Ceramic highlights from our collections

Our ceramics collection is vast and encyclopedic, a treasure trove numbering approximately 75,000 artefacts.

Discover some of our treasures, including an early Ming dish that once formed part of a Mughal treasury, an exquisite Japanese porcelain bowl that is also a rare relic of the Stuart court in exile, a Delft flower vase used to brighten dark interiors and a beautifully painted dish signed by a Renaissance master.

A Ming dynsaty made in Jingdezhen around 1400-25

A Ming dish from a Mughal Treasury 

This Ming dynasty dish is exceptional among historic English collections. It was made in the early 15th century, almost two centuries before Chinese porcelain began to be exported to England. It is thought to have been a gift from a Chinese diplomat to the Delhi Sultanate. A later Persian inscription identifies it as part of the treasury of Shah Jahan, Mughal emperor of India from 1628 - 1658. Ultimately it was acquired by Sir Charles Edward Trevelyan, 1st Baronet of Wallington, when he was governor of Madras in 1859–60.

A covered bowl made in Arita, Japan, around 1695-1710

For a royal court in exile 

This porcelain bowl, made in Japan and mounted in silver in Paris, is a rare relic of the Stuart court in exile. It belonged to Lady Strickland of Sizergh Castle, who fled to France with James II and Queen Mary of Modena following William III’s seizure of the throne. Together they formed part of the English court in exile at the magnificently furnished château of Saint-Germain-en-Laye, near Versailles. The silver mounts convert the bowl into an 'écuelle', a high-status bowl for bouillon (broth). In the fashion of the French court, bouillon was served for breakfast.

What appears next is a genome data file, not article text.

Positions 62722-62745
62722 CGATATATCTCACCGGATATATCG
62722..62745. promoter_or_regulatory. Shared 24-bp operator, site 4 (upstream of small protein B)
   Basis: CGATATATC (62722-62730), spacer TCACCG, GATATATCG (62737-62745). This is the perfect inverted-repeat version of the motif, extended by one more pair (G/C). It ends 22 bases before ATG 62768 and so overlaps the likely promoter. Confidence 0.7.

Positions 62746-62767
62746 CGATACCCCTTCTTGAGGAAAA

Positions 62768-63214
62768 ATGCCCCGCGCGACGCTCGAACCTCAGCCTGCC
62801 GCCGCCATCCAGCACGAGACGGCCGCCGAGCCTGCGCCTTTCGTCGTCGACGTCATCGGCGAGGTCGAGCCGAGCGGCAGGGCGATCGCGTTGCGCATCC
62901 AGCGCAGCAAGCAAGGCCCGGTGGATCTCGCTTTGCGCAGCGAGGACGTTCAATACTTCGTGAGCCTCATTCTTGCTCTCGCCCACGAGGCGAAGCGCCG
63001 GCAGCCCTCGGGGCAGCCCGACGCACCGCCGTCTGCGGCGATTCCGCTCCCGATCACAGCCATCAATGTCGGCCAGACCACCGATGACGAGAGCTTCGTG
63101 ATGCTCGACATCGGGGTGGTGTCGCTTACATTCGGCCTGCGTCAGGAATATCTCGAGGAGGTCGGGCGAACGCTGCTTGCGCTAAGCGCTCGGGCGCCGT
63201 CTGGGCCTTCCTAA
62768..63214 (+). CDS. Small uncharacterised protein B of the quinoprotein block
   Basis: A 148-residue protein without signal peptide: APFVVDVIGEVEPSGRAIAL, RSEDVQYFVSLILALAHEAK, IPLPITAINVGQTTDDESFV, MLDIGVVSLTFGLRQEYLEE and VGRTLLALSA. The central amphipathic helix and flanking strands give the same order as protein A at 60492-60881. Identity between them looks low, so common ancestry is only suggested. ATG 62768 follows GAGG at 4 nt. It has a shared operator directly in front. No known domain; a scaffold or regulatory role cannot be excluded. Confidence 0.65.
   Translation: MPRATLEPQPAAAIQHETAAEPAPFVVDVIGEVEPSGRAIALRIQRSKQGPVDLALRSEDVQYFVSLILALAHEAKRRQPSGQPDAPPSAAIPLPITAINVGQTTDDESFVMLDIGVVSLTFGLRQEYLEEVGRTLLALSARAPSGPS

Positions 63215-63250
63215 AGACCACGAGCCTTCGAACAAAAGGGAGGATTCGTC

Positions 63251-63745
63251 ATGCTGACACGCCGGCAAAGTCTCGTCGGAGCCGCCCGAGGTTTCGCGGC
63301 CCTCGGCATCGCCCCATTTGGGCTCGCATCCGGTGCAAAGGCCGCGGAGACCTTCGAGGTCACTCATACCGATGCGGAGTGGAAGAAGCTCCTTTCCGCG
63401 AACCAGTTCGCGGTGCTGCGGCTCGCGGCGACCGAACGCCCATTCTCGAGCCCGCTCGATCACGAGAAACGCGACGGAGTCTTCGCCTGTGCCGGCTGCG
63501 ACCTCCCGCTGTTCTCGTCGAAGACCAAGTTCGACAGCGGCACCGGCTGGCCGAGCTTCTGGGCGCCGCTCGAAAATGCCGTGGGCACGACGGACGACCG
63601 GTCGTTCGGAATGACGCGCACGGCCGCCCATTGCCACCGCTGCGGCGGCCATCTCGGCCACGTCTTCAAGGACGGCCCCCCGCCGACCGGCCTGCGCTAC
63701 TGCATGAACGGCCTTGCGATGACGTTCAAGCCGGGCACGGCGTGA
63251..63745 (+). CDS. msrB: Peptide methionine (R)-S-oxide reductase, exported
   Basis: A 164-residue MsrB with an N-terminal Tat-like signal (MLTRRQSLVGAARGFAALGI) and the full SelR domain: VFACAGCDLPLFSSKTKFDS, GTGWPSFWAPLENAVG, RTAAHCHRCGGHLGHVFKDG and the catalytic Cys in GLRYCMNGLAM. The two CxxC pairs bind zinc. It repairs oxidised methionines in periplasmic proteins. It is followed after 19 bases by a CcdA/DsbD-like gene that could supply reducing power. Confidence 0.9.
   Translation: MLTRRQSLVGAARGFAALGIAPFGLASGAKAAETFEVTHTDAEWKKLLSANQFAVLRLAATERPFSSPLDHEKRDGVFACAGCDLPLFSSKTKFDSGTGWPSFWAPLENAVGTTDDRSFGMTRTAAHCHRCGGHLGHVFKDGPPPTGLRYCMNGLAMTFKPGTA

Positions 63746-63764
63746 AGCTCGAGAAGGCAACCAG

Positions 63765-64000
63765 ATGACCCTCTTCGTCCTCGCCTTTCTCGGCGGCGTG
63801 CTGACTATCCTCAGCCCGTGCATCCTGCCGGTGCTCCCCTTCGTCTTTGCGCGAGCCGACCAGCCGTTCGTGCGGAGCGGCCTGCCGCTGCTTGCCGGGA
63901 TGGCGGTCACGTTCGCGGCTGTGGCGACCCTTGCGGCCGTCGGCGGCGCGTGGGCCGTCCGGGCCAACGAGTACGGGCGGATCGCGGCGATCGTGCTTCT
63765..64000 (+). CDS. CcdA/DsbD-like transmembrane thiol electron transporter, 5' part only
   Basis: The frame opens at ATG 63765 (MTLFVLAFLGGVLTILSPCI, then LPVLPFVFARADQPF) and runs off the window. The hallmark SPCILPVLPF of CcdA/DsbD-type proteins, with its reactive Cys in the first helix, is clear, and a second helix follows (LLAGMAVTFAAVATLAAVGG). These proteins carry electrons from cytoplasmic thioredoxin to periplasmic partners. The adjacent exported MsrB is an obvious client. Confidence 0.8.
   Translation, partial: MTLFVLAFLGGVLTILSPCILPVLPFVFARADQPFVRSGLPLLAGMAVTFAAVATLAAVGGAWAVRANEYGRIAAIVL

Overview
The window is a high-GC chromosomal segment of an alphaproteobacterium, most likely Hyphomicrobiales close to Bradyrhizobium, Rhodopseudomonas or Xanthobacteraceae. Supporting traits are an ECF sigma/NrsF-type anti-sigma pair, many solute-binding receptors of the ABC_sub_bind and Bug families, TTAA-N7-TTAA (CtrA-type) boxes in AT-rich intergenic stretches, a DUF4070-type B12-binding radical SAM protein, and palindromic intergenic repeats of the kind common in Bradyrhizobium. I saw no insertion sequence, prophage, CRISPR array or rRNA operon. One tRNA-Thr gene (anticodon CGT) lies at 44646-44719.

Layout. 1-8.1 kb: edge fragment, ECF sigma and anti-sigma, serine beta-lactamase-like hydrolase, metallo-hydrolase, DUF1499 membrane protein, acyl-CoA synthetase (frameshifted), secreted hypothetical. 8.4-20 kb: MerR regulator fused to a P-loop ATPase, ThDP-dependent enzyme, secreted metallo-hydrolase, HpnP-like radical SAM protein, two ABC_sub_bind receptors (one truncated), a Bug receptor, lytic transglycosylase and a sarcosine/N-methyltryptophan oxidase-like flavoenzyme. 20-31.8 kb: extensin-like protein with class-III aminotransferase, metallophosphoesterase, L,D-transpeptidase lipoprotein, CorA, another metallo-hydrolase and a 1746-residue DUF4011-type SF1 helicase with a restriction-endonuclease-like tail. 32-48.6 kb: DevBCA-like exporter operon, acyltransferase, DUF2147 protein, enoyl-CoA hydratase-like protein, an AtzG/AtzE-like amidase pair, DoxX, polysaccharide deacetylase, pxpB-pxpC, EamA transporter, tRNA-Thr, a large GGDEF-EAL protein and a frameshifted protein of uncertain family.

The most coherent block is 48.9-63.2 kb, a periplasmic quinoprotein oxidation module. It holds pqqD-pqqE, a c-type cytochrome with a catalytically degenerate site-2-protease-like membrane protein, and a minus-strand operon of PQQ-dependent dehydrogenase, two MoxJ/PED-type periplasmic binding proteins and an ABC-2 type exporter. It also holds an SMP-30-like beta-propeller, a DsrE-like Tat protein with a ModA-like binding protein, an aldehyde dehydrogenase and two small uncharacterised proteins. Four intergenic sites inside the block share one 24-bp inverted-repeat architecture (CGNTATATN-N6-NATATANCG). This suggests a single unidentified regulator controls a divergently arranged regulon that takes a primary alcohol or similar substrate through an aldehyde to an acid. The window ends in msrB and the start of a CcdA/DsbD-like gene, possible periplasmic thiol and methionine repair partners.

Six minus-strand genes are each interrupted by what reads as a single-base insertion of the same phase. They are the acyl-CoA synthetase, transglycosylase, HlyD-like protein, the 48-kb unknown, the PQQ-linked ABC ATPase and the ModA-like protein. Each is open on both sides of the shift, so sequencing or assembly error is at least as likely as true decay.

Seven-tiered flower pyramid, Dyrham Park

A loyal courtier's homage 

Following the Glorious Revolution, aspiring courtiers used ceramics as evidence of their loyalty to their new Dutch rulers, William III and Mary II. As a result, many extravagant examples of Dutch pottery are found in historic English houses, many painted to resemble Chinese porcelain imported through Holland. This is one of two Delft flower pyramids at Dyrham Park with seven trays for holding water. Pyramids such as this were filled with brightly coloured flowers, a costly luxury changing with the seasons, enlivening dark interiors.

Maiolica dish with the arms of Pucci, painted by Francesco Xanto Avelli, 1532, Polseden Lacey

Signed by a true renaissance man 

Maiolica is a form of tin-glazed earthenware that flourished in Italy between 1470 and 1540. Of the twenty-three pieces of Italian Renaissance maiolica at Polesden Lacy, four are signed by the prolific and masterly painter Francesco Xanto Avelli. At the time, it was unprecedented for maiolica painters, indeed for any pottery worker, to sign their work. This signed, broad-rimmed dish is part of the largest table service executed by Xanto. In addition to bearing Xanto's signture, it bears the arms of the powerful Pucci family of Florence.

A Meissen porcelain figure of the Lady of the Order of the Pug, Fenton House

The secret order of the pug 

Since its creation, the Meissen figure of the Lady of the Order of the Pug has been the prized possession of many collectors. Elevated on a tall, square pedestal, the finely dressed noblewoman holds in her arms a pet pug with a pink collar, while a pug in a blue collar relaxes at her feet. The Order of the Pug was a secret Masonic-style society and its emblematic pug symbolised loyalty, devotion and fidelity.